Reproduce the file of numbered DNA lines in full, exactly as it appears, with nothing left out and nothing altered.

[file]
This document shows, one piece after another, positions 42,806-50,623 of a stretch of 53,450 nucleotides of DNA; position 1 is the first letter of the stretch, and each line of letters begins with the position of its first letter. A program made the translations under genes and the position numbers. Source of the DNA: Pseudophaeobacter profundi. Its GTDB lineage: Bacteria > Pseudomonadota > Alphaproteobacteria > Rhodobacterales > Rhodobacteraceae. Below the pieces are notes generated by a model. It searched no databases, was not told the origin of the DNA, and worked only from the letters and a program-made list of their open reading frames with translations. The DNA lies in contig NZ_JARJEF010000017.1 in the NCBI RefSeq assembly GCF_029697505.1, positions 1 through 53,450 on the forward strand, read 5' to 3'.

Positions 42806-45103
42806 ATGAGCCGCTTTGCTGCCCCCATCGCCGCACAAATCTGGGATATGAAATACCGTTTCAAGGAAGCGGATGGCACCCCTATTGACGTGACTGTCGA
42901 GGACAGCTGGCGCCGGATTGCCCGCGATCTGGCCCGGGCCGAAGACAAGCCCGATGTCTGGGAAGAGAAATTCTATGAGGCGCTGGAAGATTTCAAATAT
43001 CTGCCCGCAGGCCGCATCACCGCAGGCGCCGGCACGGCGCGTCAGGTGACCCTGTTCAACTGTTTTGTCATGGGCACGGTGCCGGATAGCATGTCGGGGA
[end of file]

This document shows, one piece after another, positions 42,806-50,623 of a stretch of 53,450 nucleotides of DNA; position 1 is the first letter of the stretch, and each line of letters begins with the position of its first letter. A program made the translations under genes and the position numbers. Source of the DNA: Pseudophaeobacter profundi. Its GTDB lineage: Bacteria > Pseudomonadota > Alphaproteobacteria > Rhodobacterales > Rhodobacteraceae. Below the pieces are notes generated by a model. It searched no databases, was not told the origin of the DNA, and worked only from the letters and a program-made list of their open reading frames with translations. The DNA lies in contig NZ_JARJEF010000017.1 in the NCBI RefSeq assembly GCF_029697505.1, positions 1 through 53,450 on the forward strand, read 5' to 3'.

Positions 42806-45103
42806 ATGAGCCGCTTTGCTGCCCCCATCGCCGCACAAATCTGGGATATGAAATACCGTTTCAAGGAAGCGGATGGCACCCCTATTGACGTGACTGTCGA
42901 GGACAGCTGGCGCCGGATTGCCCGCGATCTGGCCCGGGCCGAAGACAAGCCCGATGTCTGGGAAGAGAAATTCTATGAGGCGCTGGAAGATTTCAAATAT
43001 CTGCCCGCAGGCCGCATCACCGCAGGCGCCGGCACGGCGCGTCAGGTGACCCTGTTCAACTGTTTTGTCATGGGCACGGTGCCGGATAGCATGTCGGGGA